Monday, December 06, 1999

Blake: What might have been, not what will be

The Cincinnati Enquirer

        Jeff Blake has finally emerged as a triple-threat. In applying adjectives to the Cincinnati Bengals' quarterback, it is now necessary to employ all three degrees of comparison.

        He is the best the Bengals have, better than most and as good as gone.

        Much as Sunday's 44-30 shootout victory thrilled Bengals fans accustomed to being tormented by the San Francisco 49ers, the win was almost as melancholy as it was momentous. It was probably Blake's next-to-last home game in Cincinnati, and the way he played can only make the likely parting more painful.

        He threw accurately, chose wisely and completed 21 of 30 pass attempts for 334 yards and four touchdowns. He did exactly what he's always said he could do with a decent running game and a defense that didn't always leave him trailing by two touchdowns. It was just one game, and the 49ers are just dreadful now, but it was impossible to watch Blake on Sunday and not wonder what he might have done under different circumstances.

        “It kind of got emotional for me after the game because of all the adversity that I have been through,” Blake said after slipping out of his shoulder pads and into a three-piece suit. “Coach (Bruce Coslet) gave me one more opportunity to play football. He saw fit that I had the chance. Things have happened almost miraculously to keep me on the field. I don't know how, but I know why. God has a purpose for me.”

No future here
        Jeff Blake's precise role in the deity's grand design has yet to be revealed, but his future here is apparently finite. Blake's contract expires at the end of the season, and the Bengals' investment in rookie Akili Smith probably precludes serious negotiations about a new deal for their old quarterback.

        Coslet raised the possibility that the Bengals could designate Blake as their "franchise,” player, and thereby lock him up during Smith's development. But Bengals owner Mike Brown has never been enamored of Blake as a starter, and is unlikely to pay him top dollar to stand on the sideline.

        “Everybody knows Jeff is the quarterback now,” said offensive tackle Willie Anderson. “But everybody's looking out the corner of our eyes at Akili. We know Jeff's gone. We listen to Blake, but at the same time we're looking to see if Akili is going to be the leader.”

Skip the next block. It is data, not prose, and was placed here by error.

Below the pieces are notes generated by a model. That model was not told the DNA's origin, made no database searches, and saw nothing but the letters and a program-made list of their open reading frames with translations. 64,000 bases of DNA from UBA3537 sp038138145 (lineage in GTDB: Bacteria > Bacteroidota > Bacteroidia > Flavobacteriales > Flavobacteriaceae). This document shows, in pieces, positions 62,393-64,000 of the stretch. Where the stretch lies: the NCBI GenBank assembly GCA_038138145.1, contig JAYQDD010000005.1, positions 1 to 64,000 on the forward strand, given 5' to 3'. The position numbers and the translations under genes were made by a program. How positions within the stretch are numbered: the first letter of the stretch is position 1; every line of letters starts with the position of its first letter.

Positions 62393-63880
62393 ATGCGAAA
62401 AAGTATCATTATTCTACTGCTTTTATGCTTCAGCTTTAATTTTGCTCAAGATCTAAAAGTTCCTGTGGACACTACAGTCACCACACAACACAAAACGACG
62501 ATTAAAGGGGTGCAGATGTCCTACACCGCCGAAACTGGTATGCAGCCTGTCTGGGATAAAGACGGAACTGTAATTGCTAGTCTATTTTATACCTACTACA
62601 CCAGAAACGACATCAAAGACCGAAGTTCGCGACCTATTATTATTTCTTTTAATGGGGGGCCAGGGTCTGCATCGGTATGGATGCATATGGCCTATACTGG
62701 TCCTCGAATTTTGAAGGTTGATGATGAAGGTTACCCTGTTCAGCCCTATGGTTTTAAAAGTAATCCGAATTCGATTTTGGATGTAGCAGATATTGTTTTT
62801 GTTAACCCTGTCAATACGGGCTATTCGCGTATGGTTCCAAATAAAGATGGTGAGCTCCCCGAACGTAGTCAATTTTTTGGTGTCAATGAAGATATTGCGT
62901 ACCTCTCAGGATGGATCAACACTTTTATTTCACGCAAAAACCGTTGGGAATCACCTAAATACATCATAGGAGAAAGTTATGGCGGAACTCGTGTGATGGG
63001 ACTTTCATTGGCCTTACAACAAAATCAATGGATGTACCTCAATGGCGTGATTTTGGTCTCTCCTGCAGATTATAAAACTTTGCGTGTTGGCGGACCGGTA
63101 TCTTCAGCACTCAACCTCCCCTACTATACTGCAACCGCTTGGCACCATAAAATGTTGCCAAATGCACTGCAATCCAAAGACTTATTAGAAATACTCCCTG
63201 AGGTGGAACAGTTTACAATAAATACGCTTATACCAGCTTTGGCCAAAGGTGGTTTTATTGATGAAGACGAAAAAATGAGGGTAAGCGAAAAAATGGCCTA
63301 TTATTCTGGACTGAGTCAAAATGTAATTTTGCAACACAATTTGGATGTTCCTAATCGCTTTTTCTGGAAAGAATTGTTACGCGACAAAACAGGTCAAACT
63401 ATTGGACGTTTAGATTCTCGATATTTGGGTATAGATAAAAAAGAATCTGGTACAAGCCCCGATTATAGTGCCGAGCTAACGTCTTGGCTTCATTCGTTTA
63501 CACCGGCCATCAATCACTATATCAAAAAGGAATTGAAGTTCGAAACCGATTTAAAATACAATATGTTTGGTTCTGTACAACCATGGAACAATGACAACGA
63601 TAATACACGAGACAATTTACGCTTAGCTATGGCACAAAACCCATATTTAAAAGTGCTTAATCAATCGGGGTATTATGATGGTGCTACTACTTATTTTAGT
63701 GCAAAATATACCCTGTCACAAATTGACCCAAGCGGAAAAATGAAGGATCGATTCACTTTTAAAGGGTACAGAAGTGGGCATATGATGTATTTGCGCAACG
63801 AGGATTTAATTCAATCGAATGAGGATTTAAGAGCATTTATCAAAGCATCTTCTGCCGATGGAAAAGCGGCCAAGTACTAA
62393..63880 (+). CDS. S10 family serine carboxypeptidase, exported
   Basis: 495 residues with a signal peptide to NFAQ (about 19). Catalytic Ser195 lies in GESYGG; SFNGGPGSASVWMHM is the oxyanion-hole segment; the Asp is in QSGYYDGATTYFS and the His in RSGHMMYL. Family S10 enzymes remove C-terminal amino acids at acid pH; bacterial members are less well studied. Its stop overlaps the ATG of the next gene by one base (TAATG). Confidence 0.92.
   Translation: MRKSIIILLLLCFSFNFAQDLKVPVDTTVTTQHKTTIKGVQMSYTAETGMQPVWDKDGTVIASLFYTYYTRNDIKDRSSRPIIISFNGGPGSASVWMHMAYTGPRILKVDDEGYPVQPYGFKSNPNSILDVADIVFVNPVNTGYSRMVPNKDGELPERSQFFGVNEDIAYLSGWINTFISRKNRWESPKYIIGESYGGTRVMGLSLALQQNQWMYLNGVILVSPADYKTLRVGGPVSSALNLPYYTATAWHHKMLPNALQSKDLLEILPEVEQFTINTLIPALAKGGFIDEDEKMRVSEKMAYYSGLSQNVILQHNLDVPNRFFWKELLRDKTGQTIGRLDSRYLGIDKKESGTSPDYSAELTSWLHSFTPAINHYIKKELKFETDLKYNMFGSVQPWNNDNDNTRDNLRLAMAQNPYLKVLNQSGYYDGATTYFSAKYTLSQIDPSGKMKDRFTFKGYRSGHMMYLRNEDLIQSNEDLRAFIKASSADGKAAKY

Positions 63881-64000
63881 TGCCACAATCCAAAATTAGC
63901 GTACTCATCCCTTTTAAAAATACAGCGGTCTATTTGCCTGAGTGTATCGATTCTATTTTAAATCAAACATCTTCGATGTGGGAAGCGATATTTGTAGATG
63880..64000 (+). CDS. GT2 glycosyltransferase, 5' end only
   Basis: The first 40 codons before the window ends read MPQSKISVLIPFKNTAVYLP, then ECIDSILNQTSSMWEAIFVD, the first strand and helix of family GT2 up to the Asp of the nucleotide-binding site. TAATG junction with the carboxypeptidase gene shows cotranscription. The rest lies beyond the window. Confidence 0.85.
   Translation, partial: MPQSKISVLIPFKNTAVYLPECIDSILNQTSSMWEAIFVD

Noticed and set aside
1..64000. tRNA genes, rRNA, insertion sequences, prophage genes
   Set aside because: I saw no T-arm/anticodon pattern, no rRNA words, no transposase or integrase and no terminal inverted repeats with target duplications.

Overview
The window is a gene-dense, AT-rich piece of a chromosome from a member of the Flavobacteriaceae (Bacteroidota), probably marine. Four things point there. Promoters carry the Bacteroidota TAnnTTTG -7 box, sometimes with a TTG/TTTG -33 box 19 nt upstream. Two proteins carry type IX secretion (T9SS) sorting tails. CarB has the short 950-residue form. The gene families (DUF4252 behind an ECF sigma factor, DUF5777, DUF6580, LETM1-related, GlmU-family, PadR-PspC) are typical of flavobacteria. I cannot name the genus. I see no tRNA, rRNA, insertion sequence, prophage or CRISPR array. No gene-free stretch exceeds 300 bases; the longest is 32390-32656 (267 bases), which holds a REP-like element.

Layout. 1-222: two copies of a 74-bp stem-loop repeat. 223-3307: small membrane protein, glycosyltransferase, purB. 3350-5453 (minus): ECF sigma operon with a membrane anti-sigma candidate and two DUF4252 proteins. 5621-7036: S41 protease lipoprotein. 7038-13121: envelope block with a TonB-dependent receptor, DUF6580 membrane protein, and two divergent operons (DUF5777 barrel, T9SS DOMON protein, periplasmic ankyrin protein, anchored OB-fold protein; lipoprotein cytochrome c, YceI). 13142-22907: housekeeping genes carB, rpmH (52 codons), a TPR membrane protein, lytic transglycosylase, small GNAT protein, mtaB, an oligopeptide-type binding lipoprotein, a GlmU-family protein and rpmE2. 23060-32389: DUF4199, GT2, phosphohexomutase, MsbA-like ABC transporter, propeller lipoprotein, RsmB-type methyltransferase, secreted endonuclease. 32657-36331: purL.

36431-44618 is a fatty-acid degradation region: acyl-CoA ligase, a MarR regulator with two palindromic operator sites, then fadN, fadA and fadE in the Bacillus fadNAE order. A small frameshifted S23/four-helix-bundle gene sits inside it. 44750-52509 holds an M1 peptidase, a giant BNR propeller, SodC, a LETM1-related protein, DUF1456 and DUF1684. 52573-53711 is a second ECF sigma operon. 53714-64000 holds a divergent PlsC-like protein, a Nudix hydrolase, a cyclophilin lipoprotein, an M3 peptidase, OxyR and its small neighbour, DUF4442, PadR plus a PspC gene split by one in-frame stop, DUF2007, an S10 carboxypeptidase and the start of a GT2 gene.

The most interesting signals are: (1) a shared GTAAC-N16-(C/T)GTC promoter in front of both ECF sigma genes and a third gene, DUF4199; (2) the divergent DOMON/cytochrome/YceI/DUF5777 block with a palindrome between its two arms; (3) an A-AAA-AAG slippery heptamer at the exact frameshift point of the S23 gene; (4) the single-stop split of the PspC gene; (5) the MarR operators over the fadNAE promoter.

One of the reasons the 49ers lasted nearly two decades between down cycles was their ability to stockpile quarterbacks. When Joe Montana's days were dwindling, Steve Young was available and ready to replace him.

        The Bengals, by contrast, have been marked by hasty departures (Boomer Esiason, twice) and overmatched newcomers (David Klingler, Neil O'Donnell, Akili Smith). Keeping Blake another year might be the prudent course — just in case Smith struggles or remains susceptible to injury — but it might also be seen as an extravagance.

Not franchise-worthy
        “Franchise” players must be paid at least the average salary of the top five people at their position. Most days, Jeff Blake doesn't deserve that.

        Blake makes better decisions than he once did — in fairness, his teammates have not always afforded him the best alternatives — but he has yet to lead the Bengals to a playoff game in six seasons and it's probably time to try someone else. For all the euphoria he felt, Sunday marked the first time in more than two years that Blake started a home game the Bengals won. Next Sunday's game against Cleveland figures to be his farewell to Cincinnati.

        “That's why I felt kind of emotional after the game,” Blake said. “Especially the way we're playing right now. The way we're playing right now on offense, it would be tough for anybody to stop us. The only one who can stop us now is ourselves.” Among Jeff Blake's more endearing qualities is that he always believes the best is yet to be. He is a pretty good quarterback who probably deserves a better fate.

        E-mail Tim Sullivan at

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